Comparing Figure 1 and Figure 3, we can see that a complete RTT has been saved in the conversation between the client and server. The client can repeat many TFO operations once it acquires a cookie until the cookie is expired by the server. Thus, TFO is useful for applications in which the same client reconnects to the same server multiple times and exchanges data.

TCP Fast Open vs. TLS 1.3 0-RTT

The TFO functionality is quite similar to the TLS 1.3 0-RTT or TLS early data. TLS 0-RTT is a method of lowering the time on a TLS connection. For first-time connections, TLS 1.3 requires just 1-RTT (a single round trip) of the protocol, making it quite faster than its predecessors. For connections to a server where the client and the server possess a pre-shared key (PSK), the client may choose to encrypt early data under this key and send it along with the ClientHello. This allows the server to respond immediately with the requested data after its own ServerHello messages. This cuts an entire round trip off the communication: zero round trip time. In a mobile environment this may save a significant amount of time.

Of course, shaving off a round trip comes with certain trade-offs, since a 0-RTT request cannot prevent a replay attack. 0-RTT solutions require sending key material and encrypted data from the client without waiting for any feedback from the server. At a minimum, that means that adversaries can capture and replay the messages, which implies that the feature has to be used with great care. In addition to that, there are many potential pitfalls, such as compromising privacy by carrying identifiers in clear text in the Hello message, or risking future compromise if the initial encryption depends on a server public key.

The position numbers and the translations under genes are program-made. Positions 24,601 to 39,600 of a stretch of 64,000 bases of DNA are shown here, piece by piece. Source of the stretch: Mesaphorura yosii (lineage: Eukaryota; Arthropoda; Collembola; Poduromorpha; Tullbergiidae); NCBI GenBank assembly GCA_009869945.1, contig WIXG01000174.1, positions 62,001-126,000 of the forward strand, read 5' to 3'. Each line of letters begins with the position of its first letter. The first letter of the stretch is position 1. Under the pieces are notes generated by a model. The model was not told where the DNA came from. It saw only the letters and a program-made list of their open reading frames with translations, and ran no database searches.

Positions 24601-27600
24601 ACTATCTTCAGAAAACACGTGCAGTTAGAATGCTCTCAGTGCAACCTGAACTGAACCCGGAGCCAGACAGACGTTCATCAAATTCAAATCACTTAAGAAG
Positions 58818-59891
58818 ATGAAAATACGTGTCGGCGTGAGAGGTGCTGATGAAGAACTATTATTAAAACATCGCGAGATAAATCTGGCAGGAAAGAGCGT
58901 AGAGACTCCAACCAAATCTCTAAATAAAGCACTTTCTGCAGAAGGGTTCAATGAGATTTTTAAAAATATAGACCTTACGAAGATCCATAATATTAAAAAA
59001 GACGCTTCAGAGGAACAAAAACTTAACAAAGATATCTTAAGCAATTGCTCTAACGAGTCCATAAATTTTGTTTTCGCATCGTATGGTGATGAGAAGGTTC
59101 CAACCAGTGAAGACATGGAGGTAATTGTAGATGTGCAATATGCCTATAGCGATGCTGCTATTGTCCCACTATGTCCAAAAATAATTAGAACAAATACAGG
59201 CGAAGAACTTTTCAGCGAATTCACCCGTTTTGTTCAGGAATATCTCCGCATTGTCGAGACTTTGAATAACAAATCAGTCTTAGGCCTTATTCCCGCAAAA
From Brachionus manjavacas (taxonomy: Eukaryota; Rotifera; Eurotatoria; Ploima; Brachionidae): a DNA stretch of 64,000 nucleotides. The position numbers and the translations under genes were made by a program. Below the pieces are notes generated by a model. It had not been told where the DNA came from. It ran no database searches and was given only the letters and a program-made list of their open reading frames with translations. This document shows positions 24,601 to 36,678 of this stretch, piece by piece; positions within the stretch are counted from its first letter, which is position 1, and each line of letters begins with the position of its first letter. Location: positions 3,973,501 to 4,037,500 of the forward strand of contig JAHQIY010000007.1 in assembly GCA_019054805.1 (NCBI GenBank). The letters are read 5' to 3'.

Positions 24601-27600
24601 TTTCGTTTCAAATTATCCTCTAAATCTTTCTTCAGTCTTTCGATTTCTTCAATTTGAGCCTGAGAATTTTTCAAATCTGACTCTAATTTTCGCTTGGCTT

TCP Fast Open privacy concerns

Although TCP Fast Open provides considerable latency improvements compared to normal TCP three-way handshake, its usage on the Internet raises alarming privacy concerns. TFO can be used to link TFO sessions and thus be exploited by an online tracker to collect profiles of the browsing behavior of users. Researchers from the University of Hamburg have identified that “TFO messages are unencrypted”, and hence they can be used for user tracking through passive network monitoring. What is more alarming is the fact that tracking via the TFO protocol is “independent of traditional tracking practices utilizing HTTP cookies or browser fingerprinting. Thus, existing countermeasures against conventional tracking do not protect against tracking via TFO.”

"Existing countermeasures do not protect against tracking via TFO"

To address the privacy problems, the researchers designed and implemented the TCP Fast Open Privacy (TCP FOP) protocol. Their analysis and results indicate that “TLS over TCP FOP fully protects against user tracking by network-based attackers. Furthermore, the protocol can also restrict third-party tracking and enables each application to control its privacy properties and to balance the trade-off between lower delays and privacy protection.”


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About the author

Anastasios Arampatzis
Anastasios Arampatzis

Anastasios Arampatzis is a retired Hellenic Air Force officer with over 20 years of experience in evaluating cybersecurity and managing IT projects. He works as an informatics instructor at AKMI Educational Institute, while his interests include exploring the human side of cybersecurity.